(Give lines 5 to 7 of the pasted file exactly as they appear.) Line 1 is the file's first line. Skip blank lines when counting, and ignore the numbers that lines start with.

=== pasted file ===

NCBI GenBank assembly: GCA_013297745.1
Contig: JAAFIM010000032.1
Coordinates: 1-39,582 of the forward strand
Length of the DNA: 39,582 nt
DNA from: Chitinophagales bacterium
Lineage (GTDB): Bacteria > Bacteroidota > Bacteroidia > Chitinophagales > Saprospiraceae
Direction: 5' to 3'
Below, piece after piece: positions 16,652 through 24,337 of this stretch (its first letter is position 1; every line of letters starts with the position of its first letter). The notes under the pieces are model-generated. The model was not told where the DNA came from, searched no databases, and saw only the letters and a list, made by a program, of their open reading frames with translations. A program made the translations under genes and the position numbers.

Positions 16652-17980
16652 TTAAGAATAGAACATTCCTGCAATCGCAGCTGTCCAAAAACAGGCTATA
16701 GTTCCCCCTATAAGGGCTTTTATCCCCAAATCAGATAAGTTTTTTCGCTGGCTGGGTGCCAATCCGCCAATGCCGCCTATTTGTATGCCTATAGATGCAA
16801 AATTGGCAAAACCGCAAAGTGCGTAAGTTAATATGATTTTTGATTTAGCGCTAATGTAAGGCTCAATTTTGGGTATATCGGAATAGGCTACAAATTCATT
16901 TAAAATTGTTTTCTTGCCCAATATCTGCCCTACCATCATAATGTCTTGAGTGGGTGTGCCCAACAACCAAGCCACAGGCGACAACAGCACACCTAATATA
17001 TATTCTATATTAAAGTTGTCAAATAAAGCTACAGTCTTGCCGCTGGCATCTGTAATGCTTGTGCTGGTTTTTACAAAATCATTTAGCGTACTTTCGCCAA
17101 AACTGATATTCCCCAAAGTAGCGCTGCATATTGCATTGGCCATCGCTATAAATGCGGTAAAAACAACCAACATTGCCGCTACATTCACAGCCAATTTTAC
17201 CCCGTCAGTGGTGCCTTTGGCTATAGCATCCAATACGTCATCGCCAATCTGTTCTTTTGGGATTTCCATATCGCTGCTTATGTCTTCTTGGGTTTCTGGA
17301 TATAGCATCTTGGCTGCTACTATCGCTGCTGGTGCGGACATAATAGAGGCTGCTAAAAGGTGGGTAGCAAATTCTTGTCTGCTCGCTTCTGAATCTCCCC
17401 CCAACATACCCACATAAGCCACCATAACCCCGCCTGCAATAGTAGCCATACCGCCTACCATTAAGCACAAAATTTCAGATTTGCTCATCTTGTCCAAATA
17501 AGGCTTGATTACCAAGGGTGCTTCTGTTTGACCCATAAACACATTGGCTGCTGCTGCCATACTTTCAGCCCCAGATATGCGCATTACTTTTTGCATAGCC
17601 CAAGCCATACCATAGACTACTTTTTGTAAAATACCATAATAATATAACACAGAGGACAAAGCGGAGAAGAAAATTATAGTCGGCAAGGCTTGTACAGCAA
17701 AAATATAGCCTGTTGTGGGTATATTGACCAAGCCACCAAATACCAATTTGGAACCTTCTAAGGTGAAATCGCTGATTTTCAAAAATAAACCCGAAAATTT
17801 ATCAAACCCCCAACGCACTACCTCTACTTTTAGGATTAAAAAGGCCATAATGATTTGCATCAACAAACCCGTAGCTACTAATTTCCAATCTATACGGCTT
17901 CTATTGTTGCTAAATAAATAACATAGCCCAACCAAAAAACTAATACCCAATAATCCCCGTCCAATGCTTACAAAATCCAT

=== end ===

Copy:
DNA from: Chitinophagales bacterium
Lineage (GTDB): Bacteria > Bacteroidota > Bacteroidia > Chitinophagales > Saprospiraceae
Direction: 5' to 3'